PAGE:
Where a single heat transfer pipe is mounted across the upper and lower heating means, the temperature gradient across the area measured by NMR spectroscopy can be made quite mild. Where this heat transfer pipe is made of a nonmagnetic ceramic comparable to metals in thermal conductivity and heatproofness, it is not necessary to form a window for transmitting RF waves. Consequently, an NMR probe having a higher mechanical strength and a simpler structure can be offered.
The present invention can be applied to a wide variety of NMR probes used for high-temperature NMR measurements. For example, the invention can be effectively employed for researches on structural analyses and steric structures of organic compounds, biopolymers, DNAs, proteins, and so on. According to the present invention, thermal properties of samples can be measured efficiently and accurately even under high-temperature conditions. Therefore, even a compound dissolved, for example, in a supercritical fluid can be observed. Consequently, the invention provides a strong tool for obtaining information about chemical reactions in a super critical fluid or structural information. Accordingly, it is expected that the invention will bring about great strides, as applications of supercritical fluid technology, in researches into various fields including production of polymeric materials such as plastics, synthesis of pharmaceutical materials, production of particulates and porous matter, production and decomposition of composite materials, decomposition and detoxification of persistent harmful organic compounds such as dioxins, treatment of sewage sludge, degradation of plastic wastes into oil, recycling and separation of plastic wastes, extraction of medicinal components and perfumes, condensation and dehydration of alcohols, analysis and oxidation of trace amounts of materials, and creation of clean energy.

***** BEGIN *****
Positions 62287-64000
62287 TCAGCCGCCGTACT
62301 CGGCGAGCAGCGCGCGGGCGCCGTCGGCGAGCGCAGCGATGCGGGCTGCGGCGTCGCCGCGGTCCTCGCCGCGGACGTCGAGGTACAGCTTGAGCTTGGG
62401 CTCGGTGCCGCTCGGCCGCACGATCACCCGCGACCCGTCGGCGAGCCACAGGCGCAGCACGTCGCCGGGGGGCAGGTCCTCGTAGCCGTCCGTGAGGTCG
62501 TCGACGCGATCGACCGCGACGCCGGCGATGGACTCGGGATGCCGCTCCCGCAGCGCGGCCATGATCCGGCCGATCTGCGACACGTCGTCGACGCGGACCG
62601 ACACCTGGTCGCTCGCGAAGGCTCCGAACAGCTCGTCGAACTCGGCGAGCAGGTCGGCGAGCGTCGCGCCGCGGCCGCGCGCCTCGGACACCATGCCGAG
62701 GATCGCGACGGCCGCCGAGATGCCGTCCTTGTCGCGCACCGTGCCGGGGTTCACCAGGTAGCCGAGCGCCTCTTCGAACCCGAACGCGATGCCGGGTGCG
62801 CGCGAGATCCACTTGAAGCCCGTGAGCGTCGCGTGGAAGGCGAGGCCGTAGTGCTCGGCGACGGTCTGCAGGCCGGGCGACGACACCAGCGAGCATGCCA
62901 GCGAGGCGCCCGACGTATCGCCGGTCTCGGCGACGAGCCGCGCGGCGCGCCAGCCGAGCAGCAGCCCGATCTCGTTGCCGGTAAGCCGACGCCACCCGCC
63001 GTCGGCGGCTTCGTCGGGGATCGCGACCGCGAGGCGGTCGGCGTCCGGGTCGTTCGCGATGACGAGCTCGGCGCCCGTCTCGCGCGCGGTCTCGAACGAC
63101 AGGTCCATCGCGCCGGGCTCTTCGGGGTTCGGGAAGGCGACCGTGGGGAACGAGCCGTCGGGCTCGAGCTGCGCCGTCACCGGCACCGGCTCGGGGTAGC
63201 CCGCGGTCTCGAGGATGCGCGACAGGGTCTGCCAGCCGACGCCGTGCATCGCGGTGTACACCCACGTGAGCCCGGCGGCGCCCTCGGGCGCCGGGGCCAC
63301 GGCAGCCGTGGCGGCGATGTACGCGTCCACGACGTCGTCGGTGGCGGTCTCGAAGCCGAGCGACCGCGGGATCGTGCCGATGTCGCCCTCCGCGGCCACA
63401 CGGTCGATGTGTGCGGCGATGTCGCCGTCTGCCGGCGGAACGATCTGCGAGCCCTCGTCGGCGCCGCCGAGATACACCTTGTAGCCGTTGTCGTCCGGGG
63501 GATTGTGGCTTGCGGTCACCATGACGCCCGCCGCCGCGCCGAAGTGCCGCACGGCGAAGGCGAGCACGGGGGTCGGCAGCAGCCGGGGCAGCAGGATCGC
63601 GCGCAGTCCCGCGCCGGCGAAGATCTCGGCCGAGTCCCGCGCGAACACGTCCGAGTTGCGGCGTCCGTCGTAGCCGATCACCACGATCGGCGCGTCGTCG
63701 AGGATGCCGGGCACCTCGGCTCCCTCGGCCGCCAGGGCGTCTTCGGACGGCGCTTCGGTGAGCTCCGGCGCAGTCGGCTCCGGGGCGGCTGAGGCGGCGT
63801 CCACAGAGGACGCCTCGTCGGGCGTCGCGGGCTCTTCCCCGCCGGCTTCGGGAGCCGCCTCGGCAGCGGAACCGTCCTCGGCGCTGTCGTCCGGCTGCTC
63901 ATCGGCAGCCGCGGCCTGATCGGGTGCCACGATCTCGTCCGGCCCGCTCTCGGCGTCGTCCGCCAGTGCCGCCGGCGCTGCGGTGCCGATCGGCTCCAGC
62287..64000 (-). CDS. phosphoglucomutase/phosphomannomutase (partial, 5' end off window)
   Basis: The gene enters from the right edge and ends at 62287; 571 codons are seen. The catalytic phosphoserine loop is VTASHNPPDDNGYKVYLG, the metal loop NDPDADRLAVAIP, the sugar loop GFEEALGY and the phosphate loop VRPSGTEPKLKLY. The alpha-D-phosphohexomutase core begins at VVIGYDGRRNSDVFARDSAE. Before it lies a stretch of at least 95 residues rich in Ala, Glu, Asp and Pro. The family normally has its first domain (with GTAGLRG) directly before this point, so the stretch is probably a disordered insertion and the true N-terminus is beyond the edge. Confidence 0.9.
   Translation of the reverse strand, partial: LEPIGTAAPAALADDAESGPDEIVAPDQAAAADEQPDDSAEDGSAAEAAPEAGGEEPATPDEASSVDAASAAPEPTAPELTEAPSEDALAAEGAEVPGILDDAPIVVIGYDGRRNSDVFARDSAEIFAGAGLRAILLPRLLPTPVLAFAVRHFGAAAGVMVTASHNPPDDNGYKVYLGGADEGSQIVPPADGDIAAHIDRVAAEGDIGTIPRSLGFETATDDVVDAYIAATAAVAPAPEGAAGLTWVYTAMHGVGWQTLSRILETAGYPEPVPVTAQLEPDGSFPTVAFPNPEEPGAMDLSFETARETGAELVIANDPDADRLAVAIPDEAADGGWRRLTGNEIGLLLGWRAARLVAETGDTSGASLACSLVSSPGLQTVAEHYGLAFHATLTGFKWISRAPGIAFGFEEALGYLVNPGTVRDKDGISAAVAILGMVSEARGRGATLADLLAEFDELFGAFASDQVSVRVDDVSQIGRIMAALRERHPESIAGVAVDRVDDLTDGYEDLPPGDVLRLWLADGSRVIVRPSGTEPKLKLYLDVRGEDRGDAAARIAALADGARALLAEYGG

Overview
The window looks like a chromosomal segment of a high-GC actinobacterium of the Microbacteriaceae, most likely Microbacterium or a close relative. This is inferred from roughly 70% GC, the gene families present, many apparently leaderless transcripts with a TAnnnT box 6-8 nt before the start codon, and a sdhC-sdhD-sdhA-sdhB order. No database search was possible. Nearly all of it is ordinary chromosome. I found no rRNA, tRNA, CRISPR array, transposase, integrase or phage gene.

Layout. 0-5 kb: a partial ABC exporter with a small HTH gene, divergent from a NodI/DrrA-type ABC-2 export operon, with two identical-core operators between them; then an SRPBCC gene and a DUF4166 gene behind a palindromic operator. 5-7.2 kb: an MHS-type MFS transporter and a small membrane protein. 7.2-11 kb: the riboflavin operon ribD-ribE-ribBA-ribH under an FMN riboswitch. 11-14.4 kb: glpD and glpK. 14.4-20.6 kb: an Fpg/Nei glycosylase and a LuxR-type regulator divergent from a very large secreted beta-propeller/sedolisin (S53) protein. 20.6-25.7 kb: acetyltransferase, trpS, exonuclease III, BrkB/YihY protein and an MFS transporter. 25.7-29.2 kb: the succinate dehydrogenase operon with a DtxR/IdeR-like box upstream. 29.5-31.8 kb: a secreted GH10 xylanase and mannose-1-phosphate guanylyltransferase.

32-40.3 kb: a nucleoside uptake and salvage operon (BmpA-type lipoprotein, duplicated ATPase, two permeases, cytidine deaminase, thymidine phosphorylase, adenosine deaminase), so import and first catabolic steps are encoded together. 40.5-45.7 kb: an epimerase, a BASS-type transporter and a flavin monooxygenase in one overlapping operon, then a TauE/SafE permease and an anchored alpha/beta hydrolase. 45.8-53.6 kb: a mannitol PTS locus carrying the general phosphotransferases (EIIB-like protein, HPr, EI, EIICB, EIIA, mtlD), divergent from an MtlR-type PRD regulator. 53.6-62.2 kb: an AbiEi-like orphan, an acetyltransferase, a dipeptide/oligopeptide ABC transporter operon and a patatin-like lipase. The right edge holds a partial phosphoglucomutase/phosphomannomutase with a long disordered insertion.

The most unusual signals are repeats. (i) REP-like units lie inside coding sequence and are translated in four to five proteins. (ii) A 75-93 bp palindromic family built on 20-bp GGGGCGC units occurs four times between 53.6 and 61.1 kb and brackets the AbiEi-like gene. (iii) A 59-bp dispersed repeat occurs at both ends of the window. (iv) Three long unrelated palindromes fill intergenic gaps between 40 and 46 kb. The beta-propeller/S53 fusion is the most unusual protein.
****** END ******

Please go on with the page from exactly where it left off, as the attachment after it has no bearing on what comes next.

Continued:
|Cited Patent||Filing date||Publication date||Applicant||Title|
|US5508613 *||Aug 29, 1994||Apr 16, 1996||Conductus, Inc.||Apparatus for cooling NMR coils|